Community Energy

Community-level activity on energy is quite unfamiliar in the UK. We’re used to energy coming from big companies, like utilities, and oil companies. We haven’t needed much community involvement, nor a local government role. This has to change, for two specific reasons:

Renewable energy does not come from concentrated sources like oil wells, nor is it processed through big traditional power plants. For most people these (ugly) things are conveniently out of sight. Renewable energy, by contrast, is dispersed – it has to be captured more or less everywhere. So we have to build a consensus across society that we will produce energy locally, almost everywhere. That is more likely to happen on a bottom-up basis with communities making their own choices.

So, community energy groups have tended to focus on these two activities – renewable energy generation, and energy efficiency. In the UK, lots of community energy groups have been set up, most using energy generation to create funds for the efficiency activities. The government has subsidised power from installations like solar panels, allowing a small profit to be made from owning them. If a community group are the owners, they can spend the profit on energy advice for the community.

What about Rye? And what’s happened recently?

We have followed this same approach. After Rye Energy Day in 2013, two community energy co-operatives were formed: RX Power to install solar panels and generate an income, and RX Energy to provide advice services. Both are part of Transition Rye, a collection of community groups that also set up the Recycle Swap Shop and Rye Community Garden. Both obtained some initial grant funding and started work, staffed by a small group of volunteers. RX Power has identified 5 prominent buildings which had been assessed for solar panels. RX Energy has energy advisors trained, and ran an energy advice stall in the library, but has found it difficult to reach the householders who most needed help.

So far so good – until August 2015. Then the government announced that it would significantly cut solar panel subsidies. While this has gone through a consultation, and the proposals softened a little, the basic message is clear – the previous funding approach is dead. We met with Amber Rudd (our MP, who is Secretary of State for Energy and Climate Change) in November and she specifically confirmed this intent.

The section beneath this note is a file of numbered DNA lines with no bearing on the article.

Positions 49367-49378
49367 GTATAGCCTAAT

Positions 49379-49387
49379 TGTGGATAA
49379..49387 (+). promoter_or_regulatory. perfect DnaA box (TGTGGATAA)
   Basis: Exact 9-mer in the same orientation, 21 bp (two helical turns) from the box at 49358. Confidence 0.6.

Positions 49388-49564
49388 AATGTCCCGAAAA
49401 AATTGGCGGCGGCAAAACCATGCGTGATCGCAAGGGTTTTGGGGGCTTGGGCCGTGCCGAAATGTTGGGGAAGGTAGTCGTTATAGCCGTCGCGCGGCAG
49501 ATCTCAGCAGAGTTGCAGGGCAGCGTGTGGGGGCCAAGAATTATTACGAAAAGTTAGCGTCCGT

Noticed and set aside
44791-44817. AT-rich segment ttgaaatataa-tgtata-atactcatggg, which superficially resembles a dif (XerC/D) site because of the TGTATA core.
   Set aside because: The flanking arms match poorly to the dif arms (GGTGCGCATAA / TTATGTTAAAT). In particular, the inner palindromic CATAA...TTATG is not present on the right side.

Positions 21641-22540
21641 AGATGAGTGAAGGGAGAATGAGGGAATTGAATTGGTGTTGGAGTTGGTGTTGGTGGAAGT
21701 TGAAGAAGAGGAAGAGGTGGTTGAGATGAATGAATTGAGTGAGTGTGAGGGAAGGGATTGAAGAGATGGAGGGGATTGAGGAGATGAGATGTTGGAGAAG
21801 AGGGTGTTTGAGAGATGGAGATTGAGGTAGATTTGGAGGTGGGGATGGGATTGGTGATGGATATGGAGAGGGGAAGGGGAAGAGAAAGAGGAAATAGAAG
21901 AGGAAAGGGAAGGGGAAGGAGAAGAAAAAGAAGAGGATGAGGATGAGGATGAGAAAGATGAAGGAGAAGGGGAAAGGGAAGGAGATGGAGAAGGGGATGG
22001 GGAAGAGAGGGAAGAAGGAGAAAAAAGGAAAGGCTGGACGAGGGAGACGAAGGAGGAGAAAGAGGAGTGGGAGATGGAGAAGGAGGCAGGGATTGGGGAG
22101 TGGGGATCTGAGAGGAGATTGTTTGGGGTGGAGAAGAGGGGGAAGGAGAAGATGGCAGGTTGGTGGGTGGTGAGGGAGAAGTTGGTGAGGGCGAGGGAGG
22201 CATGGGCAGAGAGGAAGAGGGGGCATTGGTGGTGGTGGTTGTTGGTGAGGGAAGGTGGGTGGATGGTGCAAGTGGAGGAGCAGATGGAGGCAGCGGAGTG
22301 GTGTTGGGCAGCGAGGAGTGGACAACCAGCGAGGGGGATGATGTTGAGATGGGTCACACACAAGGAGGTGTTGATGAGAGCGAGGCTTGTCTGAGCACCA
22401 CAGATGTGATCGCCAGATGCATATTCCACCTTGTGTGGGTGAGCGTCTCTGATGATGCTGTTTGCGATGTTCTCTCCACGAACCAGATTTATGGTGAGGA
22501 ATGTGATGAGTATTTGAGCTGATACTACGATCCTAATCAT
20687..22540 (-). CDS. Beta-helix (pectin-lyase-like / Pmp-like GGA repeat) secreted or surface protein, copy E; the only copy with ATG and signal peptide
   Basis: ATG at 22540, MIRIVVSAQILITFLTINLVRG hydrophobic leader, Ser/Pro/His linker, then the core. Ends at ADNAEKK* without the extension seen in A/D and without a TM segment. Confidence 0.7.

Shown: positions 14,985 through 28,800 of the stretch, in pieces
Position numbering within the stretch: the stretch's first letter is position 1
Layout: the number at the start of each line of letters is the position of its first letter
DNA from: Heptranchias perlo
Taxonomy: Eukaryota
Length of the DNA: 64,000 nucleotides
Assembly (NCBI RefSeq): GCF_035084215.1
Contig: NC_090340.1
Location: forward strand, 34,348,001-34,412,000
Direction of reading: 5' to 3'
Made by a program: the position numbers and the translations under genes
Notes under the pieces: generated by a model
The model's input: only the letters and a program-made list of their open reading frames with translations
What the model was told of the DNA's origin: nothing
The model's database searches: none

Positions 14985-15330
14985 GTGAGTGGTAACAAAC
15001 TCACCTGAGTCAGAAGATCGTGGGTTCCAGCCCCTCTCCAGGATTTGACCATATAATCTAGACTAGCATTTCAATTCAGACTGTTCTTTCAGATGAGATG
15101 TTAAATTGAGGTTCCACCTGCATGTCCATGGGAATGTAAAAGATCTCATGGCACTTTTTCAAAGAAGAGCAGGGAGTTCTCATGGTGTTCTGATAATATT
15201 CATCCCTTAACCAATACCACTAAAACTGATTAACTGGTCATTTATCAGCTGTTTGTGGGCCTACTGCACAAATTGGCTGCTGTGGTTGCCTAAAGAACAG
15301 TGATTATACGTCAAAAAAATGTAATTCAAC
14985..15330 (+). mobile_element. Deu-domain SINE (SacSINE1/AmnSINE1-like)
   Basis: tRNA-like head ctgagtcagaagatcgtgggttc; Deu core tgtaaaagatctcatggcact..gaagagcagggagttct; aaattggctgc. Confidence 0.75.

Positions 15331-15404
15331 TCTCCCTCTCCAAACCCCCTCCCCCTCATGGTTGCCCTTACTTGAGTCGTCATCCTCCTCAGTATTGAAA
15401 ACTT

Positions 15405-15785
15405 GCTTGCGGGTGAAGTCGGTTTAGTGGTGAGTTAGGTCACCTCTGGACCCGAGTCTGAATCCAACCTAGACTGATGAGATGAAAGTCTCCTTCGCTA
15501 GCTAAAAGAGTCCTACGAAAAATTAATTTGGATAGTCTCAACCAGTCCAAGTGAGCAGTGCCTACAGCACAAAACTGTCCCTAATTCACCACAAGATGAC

The government envisages a new concept – “local energy.” This retains local influence, for the reasons above, but envisages a more professional approach involving local government, local enterprise partnerships, and others. The role of voluntary community groups is not clear at this stage.

This means that community energy now moves in a different direction:

We need to develop the idea of “local energy” and establish what (if any) is the role of volunteer groups.

On energy generation, our role may be more to encourage individuals and businesses to make their own investments, rather than having community-owned solar panels. In this respect the Rye Academy solar panel project is an excellent example.

Energy efficiency advice remains just as important for community groups, but will now need to be differently funded – often from grants. Happily there are multiple groups working on this nationally, collaborating to avoid needlessly re-inventing materials and other resources.

So we have stopped work on our existing projects, and now need to take stock. Do we have the resources to get grant funding and restart the energy advice services? Should we collaborate with similar groups in nearby towns, to pool our resources more effectively? How do we encourage Rye residents and businesses to invest in energy generation?

We’ll be discussing these and other questions in an informal meeting at the Queen’s Head, Landgate, Rye, at 7:30pm on Tuesday March 15. Come and join us!